park headquarters
 are at Kuala Tahan, on the south boundary of the park, accessible by boat from Kuala Tembeling, a two- to three-hour beautiful journey (or a more mundane bus journey). At Kuala Tahan all visitors are required to check in at the reception desk. Various companies run tours to Taman Negara. It is sometimes simpler and less hassle to do this than going it alone, but it does cut down on your options. Regardless of what KL tour operators may tell you, there is a local bus that runs two to three times a day from Jerantut bus station to Kuala Tahan.
Kuala Tahan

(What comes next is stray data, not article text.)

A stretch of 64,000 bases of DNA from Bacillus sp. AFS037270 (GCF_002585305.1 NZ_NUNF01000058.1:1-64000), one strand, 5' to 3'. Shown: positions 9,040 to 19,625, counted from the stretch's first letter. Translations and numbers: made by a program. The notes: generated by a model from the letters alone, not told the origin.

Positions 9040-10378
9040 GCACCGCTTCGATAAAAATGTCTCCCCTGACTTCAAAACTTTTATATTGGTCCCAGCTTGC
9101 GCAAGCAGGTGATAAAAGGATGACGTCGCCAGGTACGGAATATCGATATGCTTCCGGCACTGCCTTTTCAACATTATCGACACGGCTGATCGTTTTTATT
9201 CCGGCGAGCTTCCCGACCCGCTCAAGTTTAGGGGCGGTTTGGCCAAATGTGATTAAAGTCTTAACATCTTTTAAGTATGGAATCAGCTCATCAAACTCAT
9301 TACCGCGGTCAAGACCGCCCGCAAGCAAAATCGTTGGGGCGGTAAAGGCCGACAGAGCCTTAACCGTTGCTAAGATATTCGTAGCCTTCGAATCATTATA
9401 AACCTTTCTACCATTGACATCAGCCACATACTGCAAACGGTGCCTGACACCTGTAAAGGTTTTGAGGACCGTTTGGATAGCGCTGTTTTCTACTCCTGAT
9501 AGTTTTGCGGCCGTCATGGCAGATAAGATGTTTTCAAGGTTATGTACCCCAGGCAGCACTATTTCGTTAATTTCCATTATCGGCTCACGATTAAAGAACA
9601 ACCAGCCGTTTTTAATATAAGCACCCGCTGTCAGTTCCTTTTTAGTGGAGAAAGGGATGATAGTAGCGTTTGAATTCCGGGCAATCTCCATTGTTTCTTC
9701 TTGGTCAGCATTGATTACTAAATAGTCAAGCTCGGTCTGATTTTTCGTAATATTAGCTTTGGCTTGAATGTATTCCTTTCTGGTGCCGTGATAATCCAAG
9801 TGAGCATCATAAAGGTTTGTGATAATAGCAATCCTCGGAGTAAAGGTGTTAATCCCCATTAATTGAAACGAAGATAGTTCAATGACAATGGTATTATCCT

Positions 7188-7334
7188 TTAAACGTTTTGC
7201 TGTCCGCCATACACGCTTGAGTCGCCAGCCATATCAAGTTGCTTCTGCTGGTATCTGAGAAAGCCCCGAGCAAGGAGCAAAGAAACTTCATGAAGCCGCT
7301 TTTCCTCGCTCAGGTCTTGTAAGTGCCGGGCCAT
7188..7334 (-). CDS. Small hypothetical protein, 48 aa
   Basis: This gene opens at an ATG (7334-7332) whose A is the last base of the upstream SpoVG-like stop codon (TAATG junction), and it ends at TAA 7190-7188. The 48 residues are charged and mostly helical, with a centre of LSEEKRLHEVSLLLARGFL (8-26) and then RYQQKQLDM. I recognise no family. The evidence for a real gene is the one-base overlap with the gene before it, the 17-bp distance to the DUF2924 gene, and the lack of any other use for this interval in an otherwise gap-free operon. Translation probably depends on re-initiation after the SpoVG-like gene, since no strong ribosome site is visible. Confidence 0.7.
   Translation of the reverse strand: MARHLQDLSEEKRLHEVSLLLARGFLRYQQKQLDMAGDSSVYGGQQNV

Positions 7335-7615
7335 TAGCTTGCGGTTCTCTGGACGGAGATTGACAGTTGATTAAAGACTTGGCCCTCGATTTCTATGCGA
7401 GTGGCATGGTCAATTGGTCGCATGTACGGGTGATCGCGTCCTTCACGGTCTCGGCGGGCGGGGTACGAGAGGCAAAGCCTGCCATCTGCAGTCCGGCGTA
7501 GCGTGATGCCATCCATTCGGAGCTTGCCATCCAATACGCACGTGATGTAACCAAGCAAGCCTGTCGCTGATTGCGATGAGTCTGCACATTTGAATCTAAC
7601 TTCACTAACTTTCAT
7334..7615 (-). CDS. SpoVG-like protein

is a sleepy country village on the south bank of the Tembeling River. There is usually plenty of accommodation for all budgets, but it may be booked up during public holidays and in the high season. Many visitors, particularly those unfamiliar with travelling in Malaysia, have recommended tours for their logistical advantages, although the park is also easy to visit independently. The disadvantage of going it along is that tour groups tend to book up the hides.